From 2014-2016 I chronicled my crafty endeavors on the site Adventures-in-Making. I’ve selected a few of those DIY’s, Recipes, and other posts to share on the site.
I have a secret. I’ve been hoarding glass bottles… and jars. Sure, I’ve been drinking out of a set of 6 jars, but what no one knows is I have a whole box of them in my closet.
Shoot. Now you know.
The big plan was to use etching cream to mask and etch them into glass masterpieces– but something always stopped me. It may have been that the first time I pulled out the etching cream, Safety Husband insisted on reading the ingredients and warnings. He then set out a strict list of suggestions for using the DANGEROUS stuff I got from the craft store. I followed the suggestions once, but lived in fear of getting out the cream ever again. I had the PPE for it, but even so, it was a little scary. “Wear gloves. You don’t want it eating through your skin… to your bones.”
We live in a world of excess caution, over here.
The box of glass lived to taunt me. Sitting in there, instead of going to the recycling bin where it belonged; until I got the bright idea of looking for alternate etching options. There are a lot of great, videos, but the one from Dremel sold me. It was time to replace our old rotary tool, so after some shopping I decided on the…
•Dremel Micro, which is cordless.
•I bought two diamond bits, but I’ve only got around to playing with the one that looked most useful, the Dremel Diamond Wheel Point Bit.
** UPDATED 12/14 – I’ve since started using two different diamond bits with more success. 7105 Diamond Ball Pointand 7103 5/64-Inch Diamond Wheel Point
I tried several different ways of getting my initial artwork laid out, including drawing the design on with a Sharpie, as well as using masks that we had made with the intention of using the etching cream.
We drew and cut these masks out of contact paper, but you could also use masking tape. They are a great way to start out, because the mask will help you learn to control the tool. Thankfully, this is a cordless dremel tool so you don’t have to worry about the wire tangling whilst you’re trying to follow the guide. If you jog out of the lines, the mask material will shred before you mark the glass, giving you one chance to screw up without consequences.
The mask is definitely the most time consuming and tedious way to go. I’ve moved on to freehand patterns, and occasionally use paper templates that taped to the other side of the glass. (More on that later.)
•Higher Speeds (controlled with a button on this model) work much better for etching glass. I usually use the second to highest speed. The highest works even better, but the sound is skull-splitting, so I only use it when absolutely necessary.
•Using the bit I’ve listed above, you will mainly be making thinnish lines, so plan on going over your artwork a couple of times. It works best to hold the bit as close to parallel with the surface of the piece.
•Make a jig for round items. I took a couple of wood scraps and made a kind of rail for the glasses to lay in. (See in the photos above.) Make sure it’s small enough to move around, as you will want to be able to approach your piece for all angles. After my experiments, I sprayed the whole jig black so I could see my work more easily.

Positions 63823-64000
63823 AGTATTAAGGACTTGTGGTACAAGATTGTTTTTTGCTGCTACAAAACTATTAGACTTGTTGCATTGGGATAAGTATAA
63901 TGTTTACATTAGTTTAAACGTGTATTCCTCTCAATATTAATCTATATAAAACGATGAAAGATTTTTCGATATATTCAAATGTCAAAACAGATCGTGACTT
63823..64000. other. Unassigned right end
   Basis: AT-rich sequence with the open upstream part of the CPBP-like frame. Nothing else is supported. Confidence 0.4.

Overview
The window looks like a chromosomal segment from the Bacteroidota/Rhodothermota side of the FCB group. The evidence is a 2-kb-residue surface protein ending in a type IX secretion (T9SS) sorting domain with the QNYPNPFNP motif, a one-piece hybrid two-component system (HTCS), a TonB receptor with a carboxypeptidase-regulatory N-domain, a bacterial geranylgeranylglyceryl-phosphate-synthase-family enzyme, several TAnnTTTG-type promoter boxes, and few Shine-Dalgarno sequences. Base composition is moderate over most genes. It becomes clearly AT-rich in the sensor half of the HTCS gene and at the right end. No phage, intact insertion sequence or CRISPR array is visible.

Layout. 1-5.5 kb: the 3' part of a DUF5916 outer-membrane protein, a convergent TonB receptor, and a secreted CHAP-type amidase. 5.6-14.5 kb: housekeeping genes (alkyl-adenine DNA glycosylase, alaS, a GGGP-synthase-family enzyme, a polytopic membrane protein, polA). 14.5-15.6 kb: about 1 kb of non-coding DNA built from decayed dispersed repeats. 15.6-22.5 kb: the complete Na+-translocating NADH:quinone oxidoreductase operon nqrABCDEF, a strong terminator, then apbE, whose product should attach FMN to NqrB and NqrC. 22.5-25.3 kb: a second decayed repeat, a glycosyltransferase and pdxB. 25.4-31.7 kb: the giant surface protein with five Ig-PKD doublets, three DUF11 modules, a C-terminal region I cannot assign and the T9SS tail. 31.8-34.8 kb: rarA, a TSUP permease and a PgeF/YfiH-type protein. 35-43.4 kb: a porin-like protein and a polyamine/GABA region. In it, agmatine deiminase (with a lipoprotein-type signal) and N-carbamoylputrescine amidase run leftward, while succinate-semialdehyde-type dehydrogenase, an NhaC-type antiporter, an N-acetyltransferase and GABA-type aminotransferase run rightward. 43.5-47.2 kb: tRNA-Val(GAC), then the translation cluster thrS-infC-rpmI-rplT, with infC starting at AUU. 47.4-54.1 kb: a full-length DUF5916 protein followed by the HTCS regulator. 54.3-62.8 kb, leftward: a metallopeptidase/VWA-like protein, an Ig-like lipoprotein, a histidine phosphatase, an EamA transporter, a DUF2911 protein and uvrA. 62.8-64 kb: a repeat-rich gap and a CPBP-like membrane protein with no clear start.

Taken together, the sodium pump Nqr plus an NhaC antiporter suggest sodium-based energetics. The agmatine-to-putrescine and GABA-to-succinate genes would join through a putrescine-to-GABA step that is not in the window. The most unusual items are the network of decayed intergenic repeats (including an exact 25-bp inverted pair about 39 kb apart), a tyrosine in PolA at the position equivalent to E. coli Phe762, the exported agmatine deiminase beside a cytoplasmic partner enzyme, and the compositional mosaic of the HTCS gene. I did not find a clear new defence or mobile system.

•Wear Protective Gear… or you’ll get in trouble. I found a dust mask and glasses worked for me, but it might be good to start out with even more coverage, so you might want to look for personal protective equipment to suit you and the job you’re about to undertake. Remember that your glass could shatter at any time.
•Start with thick glass pieces, and don’t grind too much in one place. This is not a tool for drilling, so you’re more likely to shatter your pieces than cut cleanly through.
•Start with trash pieces you’re not afraid to throw away. There’s definitely a learning curve.
•Hand-wash any pieces, to make sure you’re not shocking the thinned glass with hot water.
•Work outside. You’ll be generating a ton of dust. While I haven’t had any sharp pieces (yet) it’s nice to let nature get rid of the dust.
•This is a no-distraction project. Don’t plan on watching TV while you work with power tools.
Things to Love
•It’s lightweight. Initially I was planning to use a flex shaft like they use in the video, but the cable is not very flexible, and I decided the lack of cord would be a benefit.
•It compact and easy to transport (although it does not come with a carrying case.)
•The battery lasts longer than I do. I haven’t had to stop what I was doing to recharge.
•I haven’t hurt myself (yet). This is always remarkable.
Things to Hate
•The “Lock” button sticks out just above the power button, and I have hit it accidentally a couple of times while the Dremel is running. It makes a terrible sound to tell me I’m killing it to death.
•It’s still a little clumsy. Even though the end is tapered so you can hold on to it, it’s more like trying to write legibly with a Squiggle Pen than an actual writing implement.
•It is quite tricky to get make a curve. A lot of this has to do with skill, and the kind of bit I’ve been using.
•The sound, especially at higher speeds. It makes a high keening when you’re using it on the glass. The birds have been complaining about this as well. It’s just life in the etching game.
Things to Try
•More bits. I tried scratching the glass with non-diamond bits with little result, but now that I’m hooked on the etchin’, I’m going to try everything. (If you have suggestions, I’d love to hear from you.)
•More freehand designs.
•On flat surfaces, like plates, trays, etc. On mirrors.
•Make a set of matching glasses, with patterned numbers, using paper templates. That’s pretty specific, huh? I guess a DIY is in the works… but until then, have fun!